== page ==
Even bankruptcy funding is apparently falling victim to the credit crisis. Case in point: Interstate Bakeries Corp., which filed for Chapter 11 protection in September 2004.
The maker of Wonder Bread and Twinkies said Wednesday that the amount available under its DIP (Debtor in Possession) funding from JPMorgan Chase and other financial institutions has been reduced by $10 million. The funds will be restored after the bankruptcy court approves a disclosure statement filed by Interstate regarding its plan of reorganization.
A new covenant under the DIP agreement requires the company to provide a revised plan by December 1 that details how it intends to maximize the value of its assets, including the sale of the company or its assets. There was also a change in the agreement’s cash restructuring covenant, which now allows Interstate to incur cash restructuring charges of as much as $23 million.
In July 2004, Interstate announced that its audit committee had retained the law firm Skadden, Arps, Slate, Meagher & Flom to investigate how the company sets its reserves for workers’ compensation and other purposes.
Later that month, Interstate announced that the Securities and Exchange Commission was conducting an informal inquiry. The audit committee eventually decided that a $40 million charge should be reflected in its second fiscal quarter of 2004.
In September 2004, after missing an extended deadline to file its annual report, Interstate filed for Chapter 11 to give itself more time to complete its restructuring. Meanwhile, chairman and CEO James Elsesser resigned.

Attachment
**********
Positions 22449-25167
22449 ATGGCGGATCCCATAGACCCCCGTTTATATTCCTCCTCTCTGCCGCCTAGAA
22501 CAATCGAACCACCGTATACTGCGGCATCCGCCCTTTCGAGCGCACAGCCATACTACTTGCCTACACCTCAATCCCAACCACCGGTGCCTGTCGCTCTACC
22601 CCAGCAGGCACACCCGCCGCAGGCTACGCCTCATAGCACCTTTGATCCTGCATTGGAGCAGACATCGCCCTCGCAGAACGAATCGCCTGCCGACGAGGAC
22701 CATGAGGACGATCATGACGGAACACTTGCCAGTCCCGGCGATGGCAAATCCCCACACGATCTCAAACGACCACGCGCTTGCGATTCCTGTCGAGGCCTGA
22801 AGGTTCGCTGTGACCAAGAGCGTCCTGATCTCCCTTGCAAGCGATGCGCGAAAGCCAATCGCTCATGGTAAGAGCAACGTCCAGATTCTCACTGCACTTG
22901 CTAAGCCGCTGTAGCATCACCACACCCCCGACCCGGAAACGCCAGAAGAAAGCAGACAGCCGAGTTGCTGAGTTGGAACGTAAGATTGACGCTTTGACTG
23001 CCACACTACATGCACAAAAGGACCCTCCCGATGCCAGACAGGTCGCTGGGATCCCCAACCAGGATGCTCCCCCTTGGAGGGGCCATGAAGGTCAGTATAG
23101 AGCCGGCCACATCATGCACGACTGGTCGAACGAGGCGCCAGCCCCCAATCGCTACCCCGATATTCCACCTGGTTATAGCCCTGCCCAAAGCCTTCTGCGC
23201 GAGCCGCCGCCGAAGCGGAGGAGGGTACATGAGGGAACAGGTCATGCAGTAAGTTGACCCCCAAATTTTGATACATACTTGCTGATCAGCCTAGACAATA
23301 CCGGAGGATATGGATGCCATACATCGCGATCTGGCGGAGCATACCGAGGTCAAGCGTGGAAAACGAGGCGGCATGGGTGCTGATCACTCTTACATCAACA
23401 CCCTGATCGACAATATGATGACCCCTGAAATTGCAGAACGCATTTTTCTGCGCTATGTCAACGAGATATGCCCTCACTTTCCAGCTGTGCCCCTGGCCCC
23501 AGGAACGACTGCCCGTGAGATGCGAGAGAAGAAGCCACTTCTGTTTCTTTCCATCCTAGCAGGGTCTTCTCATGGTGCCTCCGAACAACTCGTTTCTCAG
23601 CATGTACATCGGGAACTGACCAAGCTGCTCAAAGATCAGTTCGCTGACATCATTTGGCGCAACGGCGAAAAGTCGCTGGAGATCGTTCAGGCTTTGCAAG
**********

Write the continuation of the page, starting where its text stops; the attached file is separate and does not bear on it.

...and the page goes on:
In early 2005, the SEC upgraded its informal probe to a formal order of investigation. The company said the investigation appears to concern matters related to the company’s manner for setting its reserves, especially those for workers’ compensation.
In December 2006, Paul Yarick, Interstate’s former finance chief, settled civil charges with the SEC that he overstated earnings due to the way he accounted for workers’ compensation expenses. The company settled the same charges with the regulator.
Yarick agreed to a civil penalty of $50,000 and to be barred from serving as an officer and director for five years. The company settled the commission’s cease-and-desist order without admitting or denying the SEC’s findings.
The SEC claimed that as a result of Yarick’s conduct, Interstate failed to account for its workers’ compensation reserve in accordance with generally accepted accounting principles. The complaint further alleged that Yarick’s conduct led the company to file financial statements for the second and third fiscal quarters of 2004 that understated reserves by at least $30 million. Consequently, Interstate materially overstated both pre-tax income in its quarterly report for the period ended November 15, 2003, and cumulative fiscal third quarter pre-tax income in its quarterly report for the period ended March 6, 2004.